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Jo Moseley

About Jo Moseley

Jo Moseley is a senior associate solicitor at Irwin Mitchell

12 Responses to Seven things employers need to know about flexible furlough

  1. Avatar
    Helen Thomson 16 Jun 2020 at 9:12 am #

    Hi Jo, thanks for the really helpful study of the mound of information that was released on Friday. I too have been combing through it and I wondered if you could help with a question to do with actually implementing it. It might be obvious but here’s the thing.

    In the gov.uk documentation it says ‘Claim periods …must last at least 7 days’. So how does this tie in with the working three days, furlough for two days situation? are the days accumulated? would it make sense from a payroll perspective for a furlough period to be the whole month (if they are monthly paid)? are HMRC saying that the minimum period of seven days on furlough is from the start of the furlough to the end for that month and needs to be a claim for at least seven days? it’s not consecutive days surely?

    And you’ve got to make one claim a month yes? for all regular furlough and flexible furlough together, ‘You can only make one claim for any period so you must include all your furloughed or flexibly furloughed employees in one claim even if you pay them at different times’

    Any thoughts on how these two elements work in practice would be greatly appreciated

    I am sure there’s a simple explanation for each of these which I’ve overlooked. I look forward to your answer, thank you 🙂
    Ref for quotes above in here https://www.gov.uk/guidance/steps-to-take-before-calculating-your-claim-using-the-coronavirus-job-retention-scheme#deciding-the-length-of-your-claim-period

  2. Avatar
    Sheridan 17 Jun 2020 at 8:46 am #

    Hi my partner has been made to go back to work working his full hours and no say in if he can change days / hours and they say he is on flexible furlough

    • Avatar
      Shayan 2 Jul 2020 at 11:13 am #

      If somebody in on work that can not be furloughed. The basic concept of furlough is still the same the only amendment is that if somebody is working that has to be paid by the employer & if not working due to Covid related issues it will be termed as furlough and because the condition of three consecutive weeks i relaxed it is termed as flexible furlough. The choice of working hours and days is of employer.

  3. Avatar
    Anneliese Janes 17 Jun 2020 at 6:16 pm #

    Hi,

    Have there been any further updates / solid guidance re: written agreement in the respect of re-agreement for each flex?

    7. Written agreement
    The guidance states that you need a “new written agreement” to confirm the new furlough arrangement. It’s not clear if you need separate agreements each time you flex the furlough period (which would be really cumbersome) or if you can make provision for this in one document which provides for flexibility which would make much more sense.

  4. Avatar
    Mia 17 Jun 2020 at 8:21 pm #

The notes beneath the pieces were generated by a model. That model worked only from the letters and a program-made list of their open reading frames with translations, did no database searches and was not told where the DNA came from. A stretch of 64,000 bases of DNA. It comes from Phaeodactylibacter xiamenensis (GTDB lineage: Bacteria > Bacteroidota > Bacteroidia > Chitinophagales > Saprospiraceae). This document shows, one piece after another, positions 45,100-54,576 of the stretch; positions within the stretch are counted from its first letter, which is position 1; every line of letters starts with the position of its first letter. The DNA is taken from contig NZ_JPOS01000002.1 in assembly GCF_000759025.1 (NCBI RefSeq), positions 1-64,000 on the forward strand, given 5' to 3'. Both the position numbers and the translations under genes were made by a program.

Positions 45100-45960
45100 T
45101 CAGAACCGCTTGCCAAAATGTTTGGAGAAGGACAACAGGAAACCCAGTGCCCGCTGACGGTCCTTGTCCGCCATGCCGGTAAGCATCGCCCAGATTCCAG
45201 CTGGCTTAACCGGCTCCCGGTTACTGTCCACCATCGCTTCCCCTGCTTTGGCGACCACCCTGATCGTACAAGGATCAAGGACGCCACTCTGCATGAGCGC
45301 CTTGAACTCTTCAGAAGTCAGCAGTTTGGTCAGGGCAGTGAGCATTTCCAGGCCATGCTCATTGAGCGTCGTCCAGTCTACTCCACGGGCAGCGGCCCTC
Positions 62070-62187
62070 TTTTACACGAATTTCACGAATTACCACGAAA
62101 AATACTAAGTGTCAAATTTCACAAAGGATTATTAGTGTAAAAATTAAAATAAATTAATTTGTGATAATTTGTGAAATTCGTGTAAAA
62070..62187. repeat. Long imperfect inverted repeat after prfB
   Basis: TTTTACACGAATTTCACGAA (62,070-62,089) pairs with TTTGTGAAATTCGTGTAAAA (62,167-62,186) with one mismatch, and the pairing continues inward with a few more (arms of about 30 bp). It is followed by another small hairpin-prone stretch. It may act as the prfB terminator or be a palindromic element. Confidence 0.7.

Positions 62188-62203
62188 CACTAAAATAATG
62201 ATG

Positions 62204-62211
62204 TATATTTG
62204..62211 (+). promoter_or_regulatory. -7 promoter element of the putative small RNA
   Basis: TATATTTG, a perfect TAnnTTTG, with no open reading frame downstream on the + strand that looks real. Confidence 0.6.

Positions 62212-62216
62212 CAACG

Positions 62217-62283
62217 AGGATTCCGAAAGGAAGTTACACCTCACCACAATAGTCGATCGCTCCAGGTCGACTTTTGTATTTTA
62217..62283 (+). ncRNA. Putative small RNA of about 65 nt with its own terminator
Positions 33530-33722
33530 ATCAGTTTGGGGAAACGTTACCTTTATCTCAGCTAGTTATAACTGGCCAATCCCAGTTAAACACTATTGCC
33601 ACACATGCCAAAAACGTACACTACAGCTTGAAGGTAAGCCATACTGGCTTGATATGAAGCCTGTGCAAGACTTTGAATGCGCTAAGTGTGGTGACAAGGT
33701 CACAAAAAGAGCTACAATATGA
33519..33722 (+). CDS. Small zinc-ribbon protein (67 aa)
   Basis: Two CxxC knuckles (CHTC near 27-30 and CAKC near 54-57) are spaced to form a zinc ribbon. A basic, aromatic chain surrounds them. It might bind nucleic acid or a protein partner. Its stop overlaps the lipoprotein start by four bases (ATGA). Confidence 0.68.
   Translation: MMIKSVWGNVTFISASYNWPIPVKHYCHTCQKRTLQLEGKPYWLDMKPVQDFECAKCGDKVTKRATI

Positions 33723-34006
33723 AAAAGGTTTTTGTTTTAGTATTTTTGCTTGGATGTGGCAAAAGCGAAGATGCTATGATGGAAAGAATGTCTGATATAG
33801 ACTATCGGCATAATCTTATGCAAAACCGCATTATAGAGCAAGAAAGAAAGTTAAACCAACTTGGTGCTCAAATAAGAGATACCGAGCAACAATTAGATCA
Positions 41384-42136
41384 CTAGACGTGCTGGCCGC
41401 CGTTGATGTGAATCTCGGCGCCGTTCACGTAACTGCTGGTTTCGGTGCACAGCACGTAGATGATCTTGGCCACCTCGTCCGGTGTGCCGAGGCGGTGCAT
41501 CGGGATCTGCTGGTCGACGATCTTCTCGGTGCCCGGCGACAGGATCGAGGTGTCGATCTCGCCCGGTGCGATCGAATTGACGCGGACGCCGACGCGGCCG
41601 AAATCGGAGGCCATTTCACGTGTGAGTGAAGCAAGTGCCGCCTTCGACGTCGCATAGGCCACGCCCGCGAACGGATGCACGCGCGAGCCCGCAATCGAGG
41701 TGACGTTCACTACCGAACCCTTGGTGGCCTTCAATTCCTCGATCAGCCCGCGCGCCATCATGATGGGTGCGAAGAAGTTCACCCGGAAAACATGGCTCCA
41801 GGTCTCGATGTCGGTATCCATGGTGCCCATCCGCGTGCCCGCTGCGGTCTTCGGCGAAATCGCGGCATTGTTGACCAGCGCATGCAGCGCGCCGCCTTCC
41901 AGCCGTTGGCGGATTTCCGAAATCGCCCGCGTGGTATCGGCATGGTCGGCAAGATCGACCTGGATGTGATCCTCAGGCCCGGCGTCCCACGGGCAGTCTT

Hi, if I’m contracted 26hrs, how many hours will I require to work from 1st July when I’m on flexible furlough? Thank you

  5. Avatar
    J 24 Jun 2020 at 10:52 am #

    Hello,

    I have been told by my employer that as of the 1st July I will be on the flexible furlough scheme. They have said that I will need to work within my hours and if there is work to do.. I do it and if not.. then they will claim for these hours.

    However, surely if there is no set days of working agreed ie mon and Tues.. wed, thurs and fri furloughed.. could companies not then abuse the scheme as they have employees sitting at their computers regardless if there is any work to do… for their normal working hours?

    For example I am expected to be at my computer mon – fri for 35 hours that I do… but only to complete work when there is some. Surely being there for those hours would still be classified as ‘working’?

    Please advise?

    Thank you

    • Avatar
      Shayan 2 Jul 2020 at 11:08 am #

      In line with the published details by HMRC. The number of working hours & Furloughed must be decided in advance and must be in writing to avoid abuse of this facility by anyone.

  6. Avatar
    Susan Barnett 30 Jun 2020 at 3:11 pm #

    Hi I normally work 3 days a week. I can now go back to work (4th July) but only 1 day due to not being able to get childcare for the other 2 days. My question is can I still get furlough money for those 2 days and be paid by my employed fir the 1 day

  7. Avatar
    Shayan 2 Jul 2020 at 11:09 am #

    If your employer agrees to this arrangement yes you will be paid one day working pay and for rest of two days it will be furloughed pay you will get.

  8. Avatar
    Brian 7 Jul 2020 at 9:45 pm #

    My employer wants me to go from full time furlough to part time furlough, essentially coming back to work a few days a week.
    She has given me a new furlough agreement to sign but in it is a new clause which say that if she can’t claim the furlough money back from HMRC or if HMRC claim the furlough payment back from her for whatever reason then it is me that is liable to pay it.
    This doesn’t sound right to me.

  9. Avatar
    A 7 Jul 2020 at 11:00 pm #

    What is the maximum an employer can claim? If you were to only work one day a week and then furloughed the other 4, would you receive 80% for the 4 days working then 100% for the one day working? Or would you only be able to claim upto 80% of your normal weekly hours?

  10. Avatar
    A 7 Jul 2020 at 11:03 pm #

    Also if you were to work 4 days in a week (so 80% of your normal working hours) can you still claim furlough for the last day of the week that you work or would this been seen as unacceptable due to already receiving 80% of normal pay?